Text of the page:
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Spain Trip Day 6 - 20:30 16/04/19 - Spain


N 43.34480°, W 00.77675°

http://maps.google.com/maps?q=loc:43.34480%2C-00.77675

It's been a mega-busy day, today. First up was crossing the Pyrenees. The pass we used was brutally steep on the French side and for about an hour we were climbing in thick cloud with very poor visibility and huge drifts of snow butting into the carriageway. It was definitely a full-concentration and low-ratio box job. Backing the odds, we simply took our time and kept the stress on both ourselves and the truck to the minimum possible.

Once into the Spanish Pyrenees, the changes to the fauna were immediately obvious. Within half an hour of crossing the border we'd seen crag martins, griffon vultures, an eagle if some sort that I couldn't identify, red squirrels and black kites.

Of course, the cultural changes were also immediately apparent. It's amazing how different Spain and its people feel and look to France and the French. It's certainly a more dramatic change than most Euro-borders bring. 

By lunch we'd reached the abandoned village of Esco. Completely abandoned villages are not that rare in Spain but this is one of the best examples and most well known. It's really odd to wander about the crumbling houses and church; it's also testament to how the Spanish have a far more relaxed attitude to health and safety than your average Brit is used to these days. Crumbling buildings with rotten floors and precipitous drops? No problem, sir; come right on in and go nuts. We did.

A short drive south from Esco saw us fueling up at a palatable €1.25 per litre, knocking off a casual hawfinch sighting (feeding in a coniferous shrub, roadside), and then arriving at Bardenas Reales Natural Park.

This arid park, which is a combination of desert, steppe and weird geological formations was recommended to us by Tom McGuigan of 4x4 and Adventure Overland Show fame; and boy do we owe him a debt of gratitude. The park is huge and is only accessible via specified unmade roads and gravel trails. It's known for its odd assemblage of species thanks to the unusual habitat types available and it's totally blown my mind. In a nutshell there are so many bird species I just plain don't recognise that it's been genuinely unsettling. Probably best not to even start thinking about some of the orchids (pic)...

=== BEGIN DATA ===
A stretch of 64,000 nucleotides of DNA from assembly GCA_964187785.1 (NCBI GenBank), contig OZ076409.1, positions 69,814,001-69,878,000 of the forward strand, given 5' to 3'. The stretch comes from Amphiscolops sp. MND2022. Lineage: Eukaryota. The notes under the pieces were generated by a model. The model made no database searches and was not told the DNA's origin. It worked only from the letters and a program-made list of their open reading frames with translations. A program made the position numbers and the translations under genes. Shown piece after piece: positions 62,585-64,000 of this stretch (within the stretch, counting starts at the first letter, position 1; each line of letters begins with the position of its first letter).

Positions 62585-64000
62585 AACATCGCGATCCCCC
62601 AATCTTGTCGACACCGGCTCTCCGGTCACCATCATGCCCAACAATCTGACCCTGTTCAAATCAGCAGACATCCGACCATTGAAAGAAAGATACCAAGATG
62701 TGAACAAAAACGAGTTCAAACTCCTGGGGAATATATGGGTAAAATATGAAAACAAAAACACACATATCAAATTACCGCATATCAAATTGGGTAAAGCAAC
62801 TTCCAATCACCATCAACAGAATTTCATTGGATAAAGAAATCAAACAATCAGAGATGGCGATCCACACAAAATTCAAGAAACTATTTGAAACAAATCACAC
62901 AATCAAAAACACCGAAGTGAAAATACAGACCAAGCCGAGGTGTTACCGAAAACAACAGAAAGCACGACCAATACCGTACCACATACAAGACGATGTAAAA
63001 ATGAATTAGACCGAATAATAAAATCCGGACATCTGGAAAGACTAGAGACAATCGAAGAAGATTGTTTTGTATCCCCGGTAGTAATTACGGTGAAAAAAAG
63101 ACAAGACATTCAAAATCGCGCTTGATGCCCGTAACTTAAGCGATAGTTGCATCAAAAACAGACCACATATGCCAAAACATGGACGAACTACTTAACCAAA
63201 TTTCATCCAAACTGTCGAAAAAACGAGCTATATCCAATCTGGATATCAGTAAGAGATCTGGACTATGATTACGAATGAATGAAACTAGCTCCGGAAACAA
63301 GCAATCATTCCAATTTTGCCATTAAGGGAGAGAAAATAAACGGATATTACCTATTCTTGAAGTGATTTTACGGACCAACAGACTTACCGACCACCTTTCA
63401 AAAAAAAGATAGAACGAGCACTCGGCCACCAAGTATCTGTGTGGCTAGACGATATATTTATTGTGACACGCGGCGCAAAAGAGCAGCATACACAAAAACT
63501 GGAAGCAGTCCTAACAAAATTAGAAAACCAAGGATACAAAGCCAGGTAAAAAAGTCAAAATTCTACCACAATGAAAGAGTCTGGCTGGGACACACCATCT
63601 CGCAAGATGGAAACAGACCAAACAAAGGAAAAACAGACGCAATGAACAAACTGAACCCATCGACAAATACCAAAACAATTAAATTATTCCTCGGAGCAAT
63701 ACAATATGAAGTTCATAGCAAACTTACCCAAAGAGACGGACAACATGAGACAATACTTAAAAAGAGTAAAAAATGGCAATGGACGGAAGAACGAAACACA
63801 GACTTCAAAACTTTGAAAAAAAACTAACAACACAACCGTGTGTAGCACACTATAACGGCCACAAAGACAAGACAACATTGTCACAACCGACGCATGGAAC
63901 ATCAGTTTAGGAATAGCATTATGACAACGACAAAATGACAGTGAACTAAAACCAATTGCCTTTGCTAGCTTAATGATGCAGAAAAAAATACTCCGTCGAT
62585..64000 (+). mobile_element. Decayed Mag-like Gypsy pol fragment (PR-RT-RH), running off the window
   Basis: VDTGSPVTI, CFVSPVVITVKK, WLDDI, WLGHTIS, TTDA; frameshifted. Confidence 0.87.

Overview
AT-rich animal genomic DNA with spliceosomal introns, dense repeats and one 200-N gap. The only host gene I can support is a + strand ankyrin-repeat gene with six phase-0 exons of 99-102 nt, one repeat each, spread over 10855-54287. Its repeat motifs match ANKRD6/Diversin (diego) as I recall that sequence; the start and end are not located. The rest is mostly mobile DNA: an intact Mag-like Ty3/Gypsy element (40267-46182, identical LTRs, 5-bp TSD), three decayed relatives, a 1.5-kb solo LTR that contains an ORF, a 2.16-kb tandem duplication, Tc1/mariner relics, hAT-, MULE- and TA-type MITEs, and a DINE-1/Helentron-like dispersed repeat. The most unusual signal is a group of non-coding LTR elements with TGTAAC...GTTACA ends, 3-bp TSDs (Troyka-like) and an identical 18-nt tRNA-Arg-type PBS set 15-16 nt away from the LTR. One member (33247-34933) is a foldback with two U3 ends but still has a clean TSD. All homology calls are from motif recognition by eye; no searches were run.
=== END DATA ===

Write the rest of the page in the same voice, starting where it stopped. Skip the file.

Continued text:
Of the bird species I have recognised, some of the more notable are: hoopoe, bee-eater, Montague's harrier, corn bunting, marsh harrier, black kite, serin and woodchat shrike. I've been trying to identify some smaller warblers and larks (the likes of which are totally new to me) for a couple of hours but the jury is, so far, still out.

Also encountered have been a few red foxes (that are very casual about human presence) and a pretty impressive amphibian chorus from an irrigation channel close to where we're parked for the night (coordinates).

Sensory overload... and we're literally only just entering the vastness of the park, this looks like it's going to be good...

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